“There is an actual neurological attachment that happens between these individuals,” she said, “and that’s why it’s enduring and it never leaves your mind. It’s there forever and ever.” Interestingly, Dr. Waud herself reconnected with a long-lost love after 35 years apart.

In her in-depth interviews of the three couples, she noted that they had unusually intense sexual connections, which made her posit that sexual attachment may work with the same kind of specificity as baby-mother attachment.

Although a dissertation with only three couples makes generalization extremely difficult, she is onto something. I’ve made the very mistake that Dr. Kalish pointed out: that the former love is simply a fantasy and that one’s current relationship can satisfy this new need. And this is coming from someone who is not only a product of divorce, but someone who also spends most of his days thinking about why marriages fail, so I obviously thought I had some weight behind my advice. After I was wrong not once but three times with clients who ultimately chose to leave their marriage for their high school sweethearts, I had to rethink my position. There’s a possibility for a permanent footprint in your brain when it comes to your first love.
What does this mean for current relationships? With Facebook now in complete control of the human race, more and more people are reconnecting. Many will get back in touch with old flames, possibly their very first romance. Depending on how those conversations go – and yes, of course many of them will be simple hello’s and good-bye’s – casual chat may turn into flirtation, then a discussion about status and availability. And when the relationship moves from Facebook to IM to text to telephone and then to personal contact, the attachment that Dr. Waud talks about has perhaps manifested itself in a true rekindling of the romance, with much more backing than any affair could produce. For some, decisions will need to be made. If married, do I leave for what might be really ‘the one?’ Or do I stay and honor what I’ve agreed to while relinquishing what my mind had perhaps bonded to years ago?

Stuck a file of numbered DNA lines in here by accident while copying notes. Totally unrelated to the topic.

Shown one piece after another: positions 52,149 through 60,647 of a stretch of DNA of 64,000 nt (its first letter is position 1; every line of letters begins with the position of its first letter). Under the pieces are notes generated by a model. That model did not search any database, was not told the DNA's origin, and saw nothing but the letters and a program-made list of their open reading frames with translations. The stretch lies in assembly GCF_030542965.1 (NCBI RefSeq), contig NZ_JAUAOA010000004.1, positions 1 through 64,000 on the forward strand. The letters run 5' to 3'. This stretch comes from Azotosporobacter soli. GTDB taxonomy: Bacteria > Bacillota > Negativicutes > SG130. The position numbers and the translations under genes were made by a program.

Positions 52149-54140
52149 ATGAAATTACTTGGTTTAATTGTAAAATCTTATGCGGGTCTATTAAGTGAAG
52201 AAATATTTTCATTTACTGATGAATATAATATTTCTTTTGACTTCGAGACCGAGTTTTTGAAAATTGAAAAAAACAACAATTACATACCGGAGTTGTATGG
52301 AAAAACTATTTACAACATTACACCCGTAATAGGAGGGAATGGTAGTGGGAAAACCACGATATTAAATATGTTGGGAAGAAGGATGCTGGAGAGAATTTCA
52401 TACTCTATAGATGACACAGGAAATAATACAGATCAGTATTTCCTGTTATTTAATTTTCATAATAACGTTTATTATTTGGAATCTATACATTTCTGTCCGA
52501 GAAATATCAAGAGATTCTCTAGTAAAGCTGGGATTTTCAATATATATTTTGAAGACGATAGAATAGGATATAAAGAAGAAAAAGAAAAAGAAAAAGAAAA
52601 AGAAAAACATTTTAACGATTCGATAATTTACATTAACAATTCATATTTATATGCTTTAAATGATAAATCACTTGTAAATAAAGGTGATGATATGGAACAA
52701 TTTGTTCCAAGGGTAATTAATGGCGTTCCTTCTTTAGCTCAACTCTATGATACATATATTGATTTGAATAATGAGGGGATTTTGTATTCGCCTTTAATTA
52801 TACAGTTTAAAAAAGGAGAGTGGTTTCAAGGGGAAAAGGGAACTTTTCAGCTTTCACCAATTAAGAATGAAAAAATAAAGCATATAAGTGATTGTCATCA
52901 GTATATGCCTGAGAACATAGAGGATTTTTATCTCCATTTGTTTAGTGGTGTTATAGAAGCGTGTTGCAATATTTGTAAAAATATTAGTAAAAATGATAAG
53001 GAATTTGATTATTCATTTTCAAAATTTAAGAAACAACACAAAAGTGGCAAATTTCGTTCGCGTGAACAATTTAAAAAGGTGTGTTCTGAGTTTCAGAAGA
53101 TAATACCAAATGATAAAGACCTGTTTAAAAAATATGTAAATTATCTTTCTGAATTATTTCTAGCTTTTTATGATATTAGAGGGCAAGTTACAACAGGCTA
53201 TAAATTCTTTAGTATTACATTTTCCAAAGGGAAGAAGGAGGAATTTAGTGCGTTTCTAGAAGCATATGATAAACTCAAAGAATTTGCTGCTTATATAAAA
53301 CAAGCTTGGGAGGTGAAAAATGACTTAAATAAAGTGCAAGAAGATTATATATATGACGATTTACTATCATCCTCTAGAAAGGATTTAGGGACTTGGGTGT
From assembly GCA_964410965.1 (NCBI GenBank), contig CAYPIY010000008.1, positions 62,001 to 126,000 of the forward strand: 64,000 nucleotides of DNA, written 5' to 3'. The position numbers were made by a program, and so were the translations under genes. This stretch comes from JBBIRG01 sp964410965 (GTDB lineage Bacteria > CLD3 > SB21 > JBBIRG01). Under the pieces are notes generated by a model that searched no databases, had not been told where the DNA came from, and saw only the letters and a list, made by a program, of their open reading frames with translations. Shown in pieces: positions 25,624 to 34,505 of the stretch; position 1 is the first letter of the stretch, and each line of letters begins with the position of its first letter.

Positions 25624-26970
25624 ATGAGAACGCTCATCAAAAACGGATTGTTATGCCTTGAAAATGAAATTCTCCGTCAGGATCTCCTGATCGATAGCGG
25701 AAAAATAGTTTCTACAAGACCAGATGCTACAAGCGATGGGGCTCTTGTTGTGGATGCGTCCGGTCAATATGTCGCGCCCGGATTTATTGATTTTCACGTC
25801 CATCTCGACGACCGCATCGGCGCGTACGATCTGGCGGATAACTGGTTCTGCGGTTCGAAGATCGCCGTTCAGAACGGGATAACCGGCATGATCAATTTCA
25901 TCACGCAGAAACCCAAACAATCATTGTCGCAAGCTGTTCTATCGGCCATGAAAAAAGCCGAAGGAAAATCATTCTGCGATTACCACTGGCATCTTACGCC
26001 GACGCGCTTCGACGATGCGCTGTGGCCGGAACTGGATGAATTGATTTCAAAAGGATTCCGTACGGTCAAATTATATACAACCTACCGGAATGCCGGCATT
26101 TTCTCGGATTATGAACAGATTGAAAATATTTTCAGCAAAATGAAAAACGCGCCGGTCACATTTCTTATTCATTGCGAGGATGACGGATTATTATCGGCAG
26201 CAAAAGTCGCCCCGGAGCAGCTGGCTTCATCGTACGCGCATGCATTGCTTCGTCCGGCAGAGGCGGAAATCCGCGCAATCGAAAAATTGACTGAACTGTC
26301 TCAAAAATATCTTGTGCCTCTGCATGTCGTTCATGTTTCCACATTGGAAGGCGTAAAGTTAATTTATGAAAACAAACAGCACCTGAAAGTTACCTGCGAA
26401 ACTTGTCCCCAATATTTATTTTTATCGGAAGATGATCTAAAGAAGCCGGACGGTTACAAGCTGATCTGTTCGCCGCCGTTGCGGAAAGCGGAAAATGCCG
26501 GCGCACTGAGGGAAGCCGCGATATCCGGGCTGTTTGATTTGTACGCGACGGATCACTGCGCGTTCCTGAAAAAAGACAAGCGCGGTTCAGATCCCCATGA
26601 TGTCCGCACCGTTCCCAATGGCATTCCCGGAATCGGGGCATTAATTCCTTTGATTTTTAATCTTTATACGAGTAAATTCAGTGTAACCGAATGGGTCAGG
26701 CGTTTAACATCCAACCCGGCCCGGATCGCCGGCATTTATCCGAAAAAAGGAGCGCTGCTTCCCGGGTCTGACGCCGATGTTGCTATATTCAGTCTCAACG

Unfortunately I don’t have the answer to that question and I’m pretty sure that we could get a 50/50 breakdown if we asked enough people. Every person in this spot will need to answer it, however. And from what I’ve seen in my practice, it’s an agonizing choice, especially when the current relationship is at least somewhat satisfying. So essentially I’m along for the ride as people decide what is in their best interests as well as the other parties involved. This can take months, perhaps years, to weigh out the pros and cons, the practical and emotional changes involved in life-altering decisions like these, the risks involved in making the ‘wrong’ choice. In other words, watching a client grapple with a problem like this is very difficult to watch. Even if you think you know the right choice, you can’t give it to the client. He or she truly has to come to it via the self. It can’t be spoon fed. Some will leave their families and begin new lives with a former love, usually with a large amount of guilt. Others will stay put and feel that permanent imprint tugging at them. Either way, it’s not a particularly envious position in which to be.